ARCTIC SEA (NNS) -- Sailors participating in Ice Exercise (ICEX) 2009 aboard the Los Angeles fast attack submarine USS Annapolis (SSN 760) visited the Applied Physics Laboratory Ice Station (APLIS) in the Arctic Sea for an overnight stay March 21.
The submarine had surfaced through the ice earlier in the day to embark a group of distinguished visitors.
Flown to the camp via helicopter, the 12 Sailors had an opportunity to observe firsthand the daily operations at the camp and how the testing operations conducted on board the submarine affect the camp's daily operations.
"You're never going to get to do this on any other platform, and this truly is a once in a lifetime opportunity," said Petty Officer 3rd Class Justin Brodhagan, an electronics technician on board the submarine.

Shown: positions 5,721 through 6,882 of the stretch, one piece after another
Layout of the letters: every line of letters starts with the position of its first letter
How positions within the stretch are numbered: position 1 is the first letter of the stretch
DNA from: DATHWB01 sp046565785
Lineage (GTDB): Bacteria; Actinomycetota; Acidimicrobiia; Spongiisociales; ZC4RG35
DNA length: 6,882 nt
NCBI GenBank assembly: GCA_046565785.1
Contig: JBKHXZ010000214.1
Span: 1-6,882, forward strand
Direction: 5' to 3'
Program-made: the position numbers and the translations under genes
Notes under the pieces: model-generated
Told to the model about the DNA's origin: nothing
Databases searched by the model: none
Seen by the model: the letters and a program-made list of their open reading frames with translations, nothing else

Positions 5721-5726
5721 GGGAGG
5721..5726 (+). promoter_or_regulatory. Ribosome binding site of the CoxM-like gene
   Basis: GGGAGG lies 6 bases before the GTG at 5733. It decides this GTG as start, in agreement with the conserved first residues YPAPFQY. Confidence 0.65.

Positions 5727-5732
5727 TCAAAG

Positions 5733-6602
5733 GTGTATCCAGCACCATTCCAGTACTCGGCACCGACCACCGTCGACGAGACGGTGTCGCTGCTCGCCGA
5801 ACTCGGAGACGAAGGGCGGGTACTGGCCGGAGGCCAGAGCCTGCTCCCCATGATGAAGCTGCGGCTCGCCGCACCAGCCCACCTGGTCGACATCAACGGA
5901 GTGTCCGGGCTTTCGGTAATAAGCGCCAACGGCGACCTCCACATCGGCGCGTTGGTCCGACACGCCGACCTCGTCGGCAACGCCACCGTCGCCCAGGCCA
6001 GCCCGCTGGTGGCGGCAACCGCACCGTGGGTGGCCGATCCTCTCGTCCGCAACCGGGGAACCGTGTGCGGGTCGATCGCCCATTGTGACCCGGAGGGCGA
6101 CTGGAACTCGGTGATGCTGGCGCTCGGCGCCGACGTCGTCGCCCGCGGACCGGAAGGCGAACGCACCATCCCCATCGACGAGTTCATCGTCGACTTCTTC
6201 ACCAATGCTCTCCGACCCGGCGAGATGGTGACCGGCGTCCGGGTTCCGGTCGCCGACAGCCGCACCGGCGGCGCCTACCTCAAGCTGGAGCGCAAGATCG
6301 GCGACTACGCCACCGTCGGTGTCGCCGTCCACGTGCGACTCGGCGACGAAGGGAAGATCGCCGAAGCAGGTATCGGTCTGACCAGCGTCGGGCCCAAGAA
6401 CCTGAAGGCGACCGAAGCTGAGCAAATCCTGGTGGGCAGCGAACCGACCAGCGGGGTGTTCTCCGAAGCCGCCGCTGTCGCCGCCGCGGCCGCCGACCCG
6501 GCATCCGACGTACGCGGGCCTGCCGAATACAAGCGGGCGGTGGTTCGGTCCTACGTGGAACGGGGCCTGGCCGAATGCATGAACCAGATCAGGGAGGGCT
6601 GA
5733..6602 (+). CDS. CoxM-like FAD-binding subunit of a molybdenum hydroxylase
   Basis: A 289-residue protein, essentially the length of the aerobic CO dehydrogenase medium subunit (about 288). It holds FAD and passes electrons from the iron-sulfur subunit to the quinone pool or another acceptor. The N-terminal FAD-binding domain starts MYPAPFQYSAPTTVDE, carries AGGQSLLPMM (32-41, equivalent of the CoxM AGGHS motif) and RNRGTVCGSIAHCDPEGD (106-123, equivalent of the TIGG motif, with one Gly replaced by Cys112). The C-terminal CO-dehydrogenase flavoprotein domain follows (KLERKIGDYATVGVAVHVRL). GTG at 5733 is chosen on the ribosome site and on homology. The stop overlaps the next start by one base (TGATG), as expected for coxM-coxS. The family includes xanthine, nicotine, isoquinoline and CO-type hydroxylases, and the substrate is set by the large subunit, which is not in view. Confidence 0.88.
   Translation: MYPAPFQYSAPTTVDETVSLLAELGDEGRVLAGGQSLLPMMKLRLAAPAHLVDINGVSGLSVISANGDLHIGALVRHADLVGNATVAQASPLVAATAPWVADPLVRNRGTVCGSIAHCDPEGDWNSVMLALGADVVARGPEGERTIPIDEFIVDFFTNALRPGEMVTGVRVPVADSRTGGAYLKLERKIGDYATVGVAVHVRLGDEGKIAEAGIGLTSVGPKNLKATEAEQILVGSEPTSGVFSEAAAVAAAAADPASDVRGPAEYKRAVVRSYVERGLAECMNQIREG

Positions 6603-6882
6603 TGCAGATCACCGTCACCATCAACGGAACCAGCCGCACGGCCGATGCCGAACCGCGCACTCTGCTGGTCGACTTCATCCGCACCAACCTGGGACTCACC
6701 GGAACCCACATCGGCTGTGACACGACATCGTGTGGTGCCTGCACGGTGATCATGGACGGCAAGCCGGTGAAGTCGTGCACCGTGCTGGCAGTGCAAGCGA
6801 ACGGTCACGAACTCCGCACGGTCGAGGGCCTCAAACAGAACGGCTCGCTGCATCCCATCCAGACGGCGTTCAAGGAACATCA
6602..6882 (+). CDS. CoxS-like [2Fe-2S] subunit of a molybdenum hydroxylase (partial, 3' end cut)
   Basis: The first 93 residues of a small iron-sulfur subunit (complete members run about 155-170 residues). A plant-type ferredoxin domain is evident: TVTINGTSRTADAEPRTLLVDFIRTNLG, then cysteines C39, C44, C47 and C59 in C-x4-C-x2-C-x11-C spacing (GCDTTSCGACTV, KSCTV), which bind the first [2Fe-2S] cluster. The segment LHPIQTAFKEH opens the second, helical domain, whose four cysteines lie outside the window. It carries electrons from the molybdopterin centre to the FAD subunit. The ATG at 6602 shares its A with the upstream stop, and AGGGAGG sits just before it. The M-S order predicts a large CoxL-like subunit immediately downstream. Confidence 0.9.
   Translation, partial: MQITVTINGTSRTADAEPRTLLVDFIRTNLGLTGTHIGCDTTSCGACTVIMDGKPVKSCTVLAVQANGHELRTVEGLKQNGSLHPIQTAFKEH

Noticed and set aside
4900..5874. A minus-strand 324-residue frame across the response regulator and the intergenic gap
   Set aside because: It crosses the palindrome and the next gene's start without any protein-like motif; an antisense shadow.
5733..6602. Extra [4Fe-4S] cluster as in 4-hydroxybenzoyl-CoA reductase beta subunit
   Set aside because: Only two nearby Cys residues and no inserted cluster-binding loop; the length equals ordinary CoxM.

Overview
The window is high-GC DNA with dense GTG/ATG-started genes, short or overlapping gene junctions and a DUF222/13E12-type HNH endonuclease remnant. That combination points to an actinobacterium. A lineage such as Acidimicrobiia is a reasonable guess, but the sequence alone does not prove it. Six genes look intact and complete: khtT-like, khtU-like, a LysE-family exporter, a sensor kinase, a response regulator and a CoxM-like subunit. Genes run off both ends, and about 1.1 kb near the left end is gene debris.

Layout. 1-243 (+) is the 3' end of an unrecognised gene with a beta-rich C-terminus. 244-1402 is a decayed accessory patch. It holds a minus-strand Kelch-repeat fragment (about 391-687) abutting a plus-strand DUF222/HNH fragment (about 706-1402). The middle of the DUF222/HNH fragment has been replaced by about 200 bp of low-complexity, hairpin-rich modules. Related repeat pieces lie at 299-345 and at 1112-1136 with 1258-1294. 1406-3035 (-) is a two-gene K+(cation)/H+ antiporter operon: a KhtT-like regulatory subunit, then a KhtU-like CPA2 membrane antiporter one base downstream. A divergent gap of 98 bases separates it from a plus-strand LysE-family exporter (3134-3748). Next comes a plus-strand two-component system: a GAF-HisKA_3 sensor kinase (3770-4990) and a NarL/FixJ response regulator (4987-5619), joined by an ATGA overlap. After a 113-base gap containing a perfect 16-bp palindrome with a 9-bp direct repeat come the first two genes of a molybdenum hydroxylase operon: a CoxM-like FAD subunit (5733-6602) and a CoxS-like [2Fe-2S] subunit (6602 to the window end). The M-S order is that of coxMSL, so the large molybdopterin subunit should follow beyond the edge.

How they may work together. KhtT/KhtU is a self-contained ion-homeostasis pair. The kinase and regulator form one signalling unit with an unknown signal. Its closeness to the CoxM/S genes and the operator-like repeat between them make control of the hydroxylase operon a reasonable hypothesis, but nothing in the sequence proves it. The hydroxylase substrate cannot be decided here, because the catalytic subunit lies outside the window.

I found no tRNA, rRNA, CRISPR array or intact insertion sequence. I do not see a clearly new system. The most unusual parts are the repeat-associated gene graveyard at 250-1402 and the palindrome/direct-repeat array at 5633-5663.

USS Annapolis has been participating in Ice Exercise 2009, along with USS Helena (SSN 725) and APLIS to test the operational capabilities of submarines in the arctic.
"The entire dynamic of how you're supposed to operate changes up here," said Petty Officer 2nd Class Matthew Bohn, an electician's mate on board the submarine. "The temperature significantly affects how the equipment operates.
"One slight temperature change can make a huge difference. The basics become very important; you don't want any water in the bilge or it will freeze."
One thing both Brodhagan and Bohn, along with the rest of the crew of Annapolis, could agree on is what a great time they had at the ice camp.
"Being able to see the sun rise and set was my favorite," said Bohn. "Being able to see the sun at all is rare for a submariner, but to see it circle around you is really amazing. It was a great experience"
For more news from Commander, Submarine Force, visit www.navy.mil/local/sublant/.